Typically, you should aim to have the equivalent of between 6 to 9 months of your salary set aside which is in an accessible account that can be liquidated easily in case you need it.

4. Invest in your child’s future

With the arrival of your new baby you should start thinking about planning to invest for your child’s future. Saving for, say, their education or first house deposit is not something that should be delayed. If finances permit, now is the time to start investing regularly and allocating money towards investments that can give inflation-beating returns for them over the long term.
It might seem bizarre to think of your new born child drawing a pension, but with a relatively small investment now you could provide an enormous gift for their future. Thanks to generous tax relief on pension contributions, you can contribute £3,600 a year into a plan for your child it will cost you just £2,880.
You could also start saving or investing into a Junior Individual Savings Account (ISA). Only parents and legal guardians can open these tax-efficient accounts for the under-18s, although grandparents can pay in. You can put away up to £9,000 this tax year. Your child cannot withdraw the money until they are 18, though they can run the account from age 16. The full 18 years means they will benefit from compounding and you can afford to take more investment risk.

5. Make sure you have life insurance 

Becoming a parent prompts many people to buy life insurance for the first time. A stay-at-home parent should also have life insurance, because in their absence a surviving spouse would likely incur higher costs, for things like child care.
If something should happen to you, your life insurance policy will provide financial support toward your family’s needs. Whole life insurance provides coverage for up to your entire life, and offers a cash-value component that can be borrowed against if needs arise. Term life insurance provides you with coverage for a fixed length of time, usually 10 or 20 years.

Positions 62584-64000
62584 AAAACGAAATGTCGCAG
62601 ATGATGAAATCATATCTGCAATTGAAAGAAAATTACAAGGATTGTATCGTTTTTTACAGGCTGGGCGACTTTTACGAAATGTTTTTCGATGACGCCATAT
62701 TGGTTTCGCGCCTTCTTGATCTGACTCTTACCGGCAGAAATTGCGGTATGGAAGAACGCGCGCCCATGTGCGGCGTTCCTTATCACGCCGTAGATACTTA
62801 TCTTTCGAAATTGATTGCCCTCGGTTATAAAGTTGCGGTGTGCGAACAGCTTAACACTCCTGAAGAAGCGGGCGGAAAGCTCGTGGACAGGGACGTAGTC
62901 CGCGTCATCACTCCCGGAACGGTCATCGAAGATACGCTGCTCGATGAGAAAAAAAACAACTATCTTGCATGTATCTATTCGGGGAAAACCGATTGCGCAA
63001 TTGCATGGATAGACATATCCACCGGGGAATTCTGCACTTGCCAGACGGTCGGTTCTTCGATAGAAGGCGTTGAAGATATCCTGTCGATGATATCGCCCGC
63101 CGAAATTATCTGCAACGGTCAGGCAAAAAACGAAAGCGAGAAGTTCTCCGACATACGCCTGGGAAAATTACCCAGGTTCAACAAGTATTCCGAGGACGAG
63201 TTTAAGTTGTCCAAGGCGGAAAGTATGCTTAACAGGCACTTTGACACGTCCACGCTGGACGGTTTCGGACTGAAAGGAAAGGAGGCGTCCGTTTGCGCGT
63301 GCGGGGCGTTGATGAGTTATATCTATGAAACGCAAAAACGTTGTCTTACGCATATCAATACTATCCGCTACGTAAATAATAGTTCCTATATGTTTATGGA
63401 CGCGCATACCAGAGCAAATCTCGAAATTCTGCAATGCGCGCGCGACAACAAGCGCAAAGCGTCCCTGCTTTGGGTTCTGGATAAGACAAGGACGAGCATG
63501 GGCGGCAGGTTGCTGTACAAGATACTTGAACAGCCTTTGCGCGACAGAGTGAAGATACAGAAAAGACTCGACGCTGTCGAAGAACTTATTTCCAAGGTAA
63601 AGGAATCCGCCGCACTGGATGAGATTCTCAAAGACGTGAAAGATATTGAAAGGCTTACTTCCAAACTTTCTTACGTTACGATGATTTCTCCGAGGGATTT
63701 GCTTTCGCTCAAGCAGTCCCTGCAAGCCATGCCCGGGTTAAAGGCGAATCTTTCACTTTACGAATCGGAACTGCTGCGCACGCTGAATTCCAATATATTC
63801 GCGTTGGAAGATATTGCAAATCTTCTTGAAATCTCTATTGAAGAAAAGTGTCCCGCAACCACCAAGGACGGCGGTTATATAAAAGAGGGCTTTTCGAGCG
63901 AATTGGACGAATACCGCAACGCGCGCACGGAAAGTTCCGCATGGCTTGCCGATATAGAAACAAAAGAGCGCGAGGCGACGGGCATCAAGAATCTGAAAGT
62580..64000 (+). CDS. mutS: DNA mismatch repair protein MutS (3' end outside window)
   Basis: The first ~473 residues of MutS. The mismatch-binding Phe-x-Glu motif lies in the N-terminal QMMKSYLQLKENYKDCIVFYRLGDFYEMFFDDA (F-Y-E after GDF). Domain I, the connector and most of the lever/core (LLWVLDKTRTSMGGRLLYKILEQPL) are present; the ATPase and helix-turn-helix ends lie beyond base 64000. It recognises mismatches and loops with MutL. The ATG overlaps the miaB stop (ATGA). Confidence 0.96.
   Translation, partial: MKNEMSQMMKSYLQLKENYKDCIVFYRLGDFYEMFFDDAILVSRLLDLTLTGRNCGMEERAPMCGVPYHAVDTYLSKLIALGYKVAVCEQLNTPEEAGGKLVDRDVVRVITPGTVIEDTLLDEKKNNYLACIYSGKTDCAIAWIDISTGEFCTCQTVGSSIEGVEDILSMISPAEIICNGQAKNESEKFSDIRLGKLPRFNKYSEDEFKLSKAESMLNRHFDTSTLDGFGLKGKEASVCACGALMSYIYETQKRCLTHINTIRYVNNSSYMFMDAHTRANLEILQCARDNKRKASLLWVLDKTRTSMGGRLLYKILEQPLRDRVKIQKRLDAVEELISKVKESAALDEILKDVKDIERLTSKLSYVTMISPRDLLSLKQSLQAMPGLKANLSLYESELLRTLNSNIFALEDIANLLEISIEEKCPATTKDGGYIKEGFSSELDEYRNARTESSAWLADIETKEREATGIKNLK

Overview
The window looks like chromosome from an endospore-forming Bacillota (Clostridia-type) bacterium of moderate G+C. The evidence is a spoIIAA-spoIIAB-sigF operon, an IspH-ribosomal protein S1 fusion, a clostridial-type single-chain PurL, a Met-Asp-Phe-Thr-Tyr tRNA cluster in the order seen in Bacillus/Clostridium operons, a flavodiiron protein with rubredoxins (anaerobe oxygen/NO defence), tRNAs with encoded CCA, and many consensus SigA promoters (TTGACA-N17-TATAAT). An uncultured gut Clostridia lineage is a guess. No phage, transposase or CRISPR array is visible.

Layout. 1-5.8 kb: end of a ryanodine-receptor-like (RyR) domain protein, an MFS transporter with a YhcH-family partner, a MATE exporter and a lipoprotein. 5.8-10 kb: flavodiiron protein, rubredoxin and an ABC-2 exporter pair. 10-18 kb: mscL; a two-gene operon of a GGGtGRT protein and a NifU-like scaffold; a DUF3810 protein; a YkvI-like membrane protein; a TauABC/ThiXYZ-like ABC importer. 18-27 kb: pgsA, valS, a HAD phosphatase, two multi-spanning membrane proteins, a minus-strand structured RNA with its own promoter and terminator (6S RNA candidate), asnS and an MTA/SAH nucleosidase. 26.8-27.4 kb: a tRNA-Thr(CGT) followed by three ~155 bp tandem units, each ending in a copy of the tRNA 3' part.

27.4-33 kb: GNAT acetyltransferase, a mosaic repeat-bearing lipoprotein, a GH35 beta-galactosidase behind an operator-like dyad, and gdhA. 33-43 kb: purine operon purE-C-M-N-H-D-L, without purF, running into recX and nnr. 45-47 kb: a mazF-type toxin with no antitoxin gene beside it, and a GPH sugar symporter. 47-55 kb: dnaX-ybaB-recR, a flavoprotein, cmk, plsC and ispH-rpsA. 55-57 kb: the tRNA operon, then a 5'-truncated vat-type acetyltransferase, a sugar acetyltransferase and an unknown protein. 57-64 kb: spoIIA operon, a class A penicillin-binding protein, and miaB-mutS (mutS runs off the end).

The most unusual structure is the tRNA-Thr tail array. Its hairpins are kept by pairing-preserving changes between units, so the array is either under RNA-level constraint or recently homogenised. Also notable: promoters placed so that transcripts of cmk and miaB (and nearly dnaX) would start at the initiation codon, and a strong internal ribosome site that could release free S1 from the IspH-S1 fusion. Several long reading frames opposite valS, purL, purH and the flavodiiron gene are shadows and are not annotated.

A good guideline is to purchase a policy that provides eight to 10 times the amount of your current annual salary. If you choose term life insurance, be sure to select a policy that will be in effect until your child is at least 18, and consider taking out a longer-term policy if you would like it to remain in place throughout your child’s years in further education and university.
Finally, as part of protecting your new family member don’t forget to either review an existing Will or make a Will. This allows you to name a guardian (and contingent guardians) to care for your minor child (or children) if you and your spouse both die unexpectedly. You can also name a trustee to oversee any assets placed in trust for your minor children.

Talk to us about creating a secure financial future for your new baby

Creating a secure financial future for your new baby is one of the most important things you can do — but few parents know where to begin. Please contact us to find out more and to see how we could help you.
INFORMATION IS BASED ON OUR CURRENT UNDERSTANDING OF TAXATION LEGISLATION AND REGULATIONS. ANY LEVELS AND BASES OF, AND RELIEFS FROM, TAXATION ARE SUBJECT TO CHANGE. THE VALUE OF INVESTMENTS AND INCOME FROM THEM MAY GO DOWN. YOU MAY NOT GET BACK THE ORIGINAL AMOUNT INVESTED.
PAST PERFORMANCE IS NOT A RELIABLE INDICATOR OF FUTURE PERFORMANCE. THE FINANCIAL CONDUCT AUTHORITY DOES NOT REGULATE TAXATION & TRUST ADVICE.